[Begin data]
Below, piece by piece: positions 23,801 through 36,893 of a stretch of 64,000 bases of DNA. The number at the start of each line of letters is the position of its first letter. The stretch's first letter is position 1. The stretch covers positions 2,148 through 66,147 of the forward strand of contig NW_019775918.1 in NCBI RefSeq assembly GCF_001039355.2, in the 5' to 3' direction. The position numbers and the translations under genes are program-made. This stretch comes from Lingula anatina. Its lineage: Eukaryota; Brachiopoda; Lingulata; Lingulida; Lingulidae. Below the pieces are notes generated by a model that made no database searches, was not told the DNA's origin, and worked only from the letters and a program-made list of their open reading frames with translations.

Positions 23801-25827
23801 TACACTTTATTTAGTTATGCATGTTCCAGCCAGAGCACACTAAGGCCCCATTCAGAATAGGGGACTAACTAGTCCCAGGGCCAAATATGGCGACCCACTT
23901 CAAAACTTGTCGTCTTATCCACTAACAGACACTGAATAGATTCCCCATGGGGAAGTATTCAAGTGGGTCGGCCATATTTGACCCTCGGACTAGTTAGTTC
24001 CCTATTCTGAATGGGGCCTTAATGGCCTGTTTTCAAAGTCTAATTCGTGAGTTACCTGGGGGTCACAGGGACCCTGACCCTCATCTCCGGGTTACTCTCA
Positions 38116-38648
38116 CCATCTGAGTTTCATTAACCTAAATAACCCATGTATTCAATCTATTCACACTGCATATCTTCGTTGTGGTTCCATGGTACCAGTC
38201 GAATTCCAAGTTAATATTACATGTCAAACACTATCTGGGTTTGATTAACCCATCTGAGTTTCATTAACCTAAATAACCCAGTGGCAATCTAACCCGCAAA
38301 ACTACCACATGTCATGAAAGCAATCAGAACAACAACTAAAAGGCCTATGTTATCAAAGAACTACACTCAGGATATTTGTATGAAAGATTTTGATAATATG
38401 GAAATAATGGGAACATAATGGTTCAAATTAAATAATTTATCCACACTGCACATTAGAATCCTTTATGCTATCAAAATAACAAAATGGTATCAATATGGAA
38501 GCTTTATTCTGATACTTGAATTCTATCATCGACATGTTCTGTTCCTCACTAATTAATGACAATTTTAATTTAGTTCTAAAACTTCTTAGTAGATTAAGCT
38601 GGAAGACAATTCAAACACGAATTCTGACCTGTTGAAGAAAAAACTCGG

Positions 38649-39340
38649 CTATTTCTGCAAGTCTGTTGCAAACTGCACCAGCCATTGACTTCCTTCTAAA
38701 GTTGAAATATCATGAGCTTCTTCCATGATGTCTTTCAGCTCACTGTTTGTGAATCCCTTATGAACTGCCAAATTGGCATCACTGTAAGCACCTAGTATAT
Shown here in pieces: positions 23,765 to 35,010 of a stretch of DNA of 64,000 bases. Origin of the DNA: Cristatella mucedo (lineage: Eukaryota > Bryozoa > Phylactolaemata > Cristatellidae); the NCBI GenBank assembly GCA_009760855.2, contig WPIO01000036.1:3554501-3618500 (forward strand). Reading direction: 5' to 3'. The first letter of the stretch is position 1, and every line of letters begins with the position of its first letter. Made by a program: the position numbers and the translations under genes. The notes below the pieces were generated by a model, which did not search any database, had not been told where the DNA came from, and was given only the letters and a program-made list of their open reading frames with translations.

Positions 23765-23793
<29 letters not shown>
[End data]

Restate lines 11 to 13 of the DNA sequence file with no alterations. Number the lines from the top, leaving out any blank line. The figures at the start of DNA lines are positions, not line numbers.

38501 GCTTTATTCTGATACTTGAATTCTATCATCGACATGTTCTGTTCCTCACTAATTAATGACAATTTTAATTTAGTTCTAAAACTTCTTAGTAGATTAAGCT
38601 GGAAGACAATTCAAACACGAATTCTGACCTGTTGAAGAAAAAACTCGG

Positions 38649-39340